I started to look for volunteering opportunities. Opportunities where I could exchange my time for my dream. And I found so many opportunities–but I couldn’t find many places that were willing to exchange such a specific, high cost experience, simply for me giving them my time. Instead, they needed specific skills.

Then, I found a place called Ranquilco. It is a 100K acre Estancia deep in Northern Patagonia, and they were looking for skilled workers who knew about construction, horticulture, blacksmithing, culinary arts, or woodworking.

Lucky me—I had construction knowledge to trade on! At the time, I was working at UC San Diego, where my job was to construct buildings, break them down with an earthquake simulator, and then rebuild.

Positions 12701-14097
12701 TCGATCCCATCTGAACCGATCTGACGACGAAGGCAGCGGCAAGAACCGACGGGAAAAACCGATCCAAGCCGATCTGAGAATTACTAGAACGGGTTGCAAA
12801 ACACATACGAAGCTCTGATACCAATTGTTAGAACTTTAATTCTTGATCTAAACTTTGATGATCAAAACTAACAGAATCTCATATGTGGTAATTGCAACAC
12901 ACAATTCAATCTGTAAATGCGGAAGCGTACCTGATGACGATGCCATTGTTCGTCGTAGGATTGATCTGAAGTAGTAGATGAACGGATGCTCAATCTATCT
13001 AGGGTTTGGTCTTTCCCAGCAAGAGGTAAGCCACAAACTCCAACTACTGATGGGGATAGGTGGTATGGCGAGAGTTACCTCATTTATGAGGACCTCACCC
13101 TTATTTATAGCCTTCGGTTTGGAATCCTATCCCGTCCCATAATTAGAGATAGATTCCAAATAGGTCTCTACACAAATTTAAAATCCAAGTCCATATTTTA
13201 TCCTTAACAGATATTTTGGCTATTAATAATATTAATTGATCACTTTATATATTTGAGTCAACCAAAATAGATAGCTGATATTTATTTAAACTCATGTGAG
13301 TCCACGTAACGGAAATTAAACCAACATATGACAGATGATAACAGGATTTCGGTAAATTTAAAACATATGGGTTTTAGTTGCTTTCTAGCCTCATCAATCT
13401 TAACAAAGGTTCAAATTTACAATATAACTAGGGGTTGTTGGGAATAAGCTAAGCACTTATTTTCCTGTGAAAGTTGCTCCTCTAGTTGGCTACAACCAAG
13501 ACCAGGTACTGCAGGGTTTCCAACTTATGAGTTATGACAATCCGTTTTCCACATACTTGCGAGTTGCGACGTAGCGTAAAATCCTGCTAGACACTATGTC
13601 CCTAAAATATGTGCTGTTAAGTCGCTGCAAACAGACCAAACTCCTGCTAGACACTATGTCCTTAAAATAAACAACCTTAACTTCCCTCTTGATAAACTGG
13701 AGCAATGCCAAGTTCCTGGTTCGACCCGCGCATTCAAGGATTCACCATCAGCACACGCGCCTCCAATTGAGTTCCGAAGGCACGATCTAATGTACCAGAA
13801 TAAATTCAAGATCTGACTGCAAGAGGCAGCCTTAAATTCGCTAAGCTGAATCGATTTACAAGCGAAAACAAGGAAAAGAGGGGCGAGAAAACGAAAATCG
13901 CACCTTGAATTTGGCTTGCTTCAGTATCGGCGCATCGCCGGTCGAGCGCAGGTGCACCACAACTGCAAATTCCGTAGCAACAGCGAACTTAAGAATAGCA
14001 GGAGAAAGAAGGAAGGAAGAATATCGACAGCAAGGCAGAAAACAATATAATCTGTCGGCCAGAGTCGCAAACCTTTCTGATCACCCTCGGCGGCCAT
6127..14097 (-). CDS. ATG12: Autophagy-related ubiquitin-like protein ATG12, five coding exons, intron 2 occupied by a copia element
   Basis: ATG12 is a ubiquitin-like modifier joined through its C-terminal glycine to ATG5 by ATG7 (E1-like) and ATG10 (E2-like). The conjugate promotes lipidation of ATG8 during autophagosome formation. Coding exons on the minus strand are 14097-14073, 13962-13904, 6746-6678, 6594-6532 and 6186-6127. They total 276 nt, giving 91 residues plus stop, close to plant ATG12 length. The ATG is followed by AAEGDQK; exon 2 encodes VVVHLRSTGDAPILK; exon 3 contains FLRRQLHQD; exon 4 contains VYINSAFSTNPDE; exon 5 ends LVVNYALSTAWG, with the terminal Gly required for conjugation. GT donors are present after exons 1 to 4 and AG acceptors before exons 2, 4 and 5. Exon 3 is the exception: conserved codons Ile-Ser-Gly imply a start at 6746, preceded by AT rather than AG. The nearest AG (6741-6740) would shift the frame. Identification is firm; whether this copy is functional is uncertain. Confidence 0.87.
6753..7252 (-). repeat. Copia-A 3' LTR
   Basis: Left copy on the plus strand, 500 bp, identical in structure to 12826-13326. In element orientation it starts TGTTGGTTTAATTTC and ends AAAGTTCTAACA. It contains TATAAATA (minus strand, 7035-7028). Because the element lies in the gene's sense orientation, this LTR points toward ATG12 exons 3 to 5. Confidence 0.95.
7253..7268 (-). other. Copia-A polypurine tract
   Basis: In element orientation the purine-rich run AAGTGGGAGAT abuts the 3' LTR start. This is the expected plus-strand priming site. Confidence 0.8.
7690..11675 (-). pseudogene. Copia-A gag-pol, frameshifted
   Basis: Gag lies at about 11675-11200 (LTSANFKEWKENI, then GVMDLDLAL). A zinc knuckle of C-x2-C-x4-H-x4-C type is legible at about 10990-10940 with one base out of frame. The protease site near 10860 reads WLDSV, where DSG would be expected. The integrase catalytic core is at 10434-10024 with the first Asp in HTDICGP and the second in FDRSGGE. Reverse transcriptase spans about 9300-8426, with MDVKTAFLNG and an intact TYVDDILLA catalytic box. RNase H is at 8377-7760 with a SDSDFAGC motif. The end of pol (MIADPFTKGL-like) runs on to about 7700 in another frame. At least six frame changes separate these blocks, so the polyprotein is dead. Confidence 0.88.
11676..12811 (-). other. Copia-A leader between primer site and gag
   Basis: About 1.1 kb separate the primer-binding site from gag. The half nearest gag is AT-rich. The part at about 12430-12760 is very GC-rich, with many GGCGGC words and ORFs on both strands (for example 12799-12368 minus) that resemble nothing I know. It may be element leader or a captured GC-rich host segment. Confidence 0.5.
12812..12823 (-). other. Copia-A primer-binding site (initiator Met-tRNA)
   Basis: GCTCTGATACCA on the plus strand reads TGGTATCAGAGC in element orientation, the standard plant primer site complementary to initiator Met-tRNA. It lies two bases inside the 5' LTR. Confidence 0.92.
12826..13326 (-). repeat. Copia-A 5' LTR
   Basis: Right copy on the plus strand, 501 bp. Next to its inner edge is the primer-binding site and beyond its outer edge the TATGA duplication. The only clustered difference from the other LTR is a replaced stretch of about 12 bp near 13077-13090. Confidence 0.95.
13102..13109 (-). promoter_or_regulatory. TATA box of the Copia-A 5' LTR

And so I struck a deal with the Estancia owner. I would work construction on the ranch 4 days a week for 2 months and help him build a Jacuzzi–and in exchange, I would be able to take a horse out on the weekends to explore the beautiful Patagonian landscape.

In the end, it was a win-win! I got to live out my dream, and he got his Jacuzzi. I paid with my time and knowledge. We cut out the middleman–money.

Exchange Knowledge for Dream Money Article

And in case you’re going “Okay, yeah, but that was probably a fluke,” I’ve got another story to prove it wasn’t. With no gear and no scuba-diving experience, I was able to dive a total of five times over the course of two weeks with not a dime coming out of my pocket. (That’s an $800 value!) You can read the story of how that went down here.

The only reason why I didn’t dive more was because I left to go to Patagonia.



Do you have a dream of doing something you know you don’t have the money for? Here’s how you can make it happen, like I did.

  1. Know what you have to offer.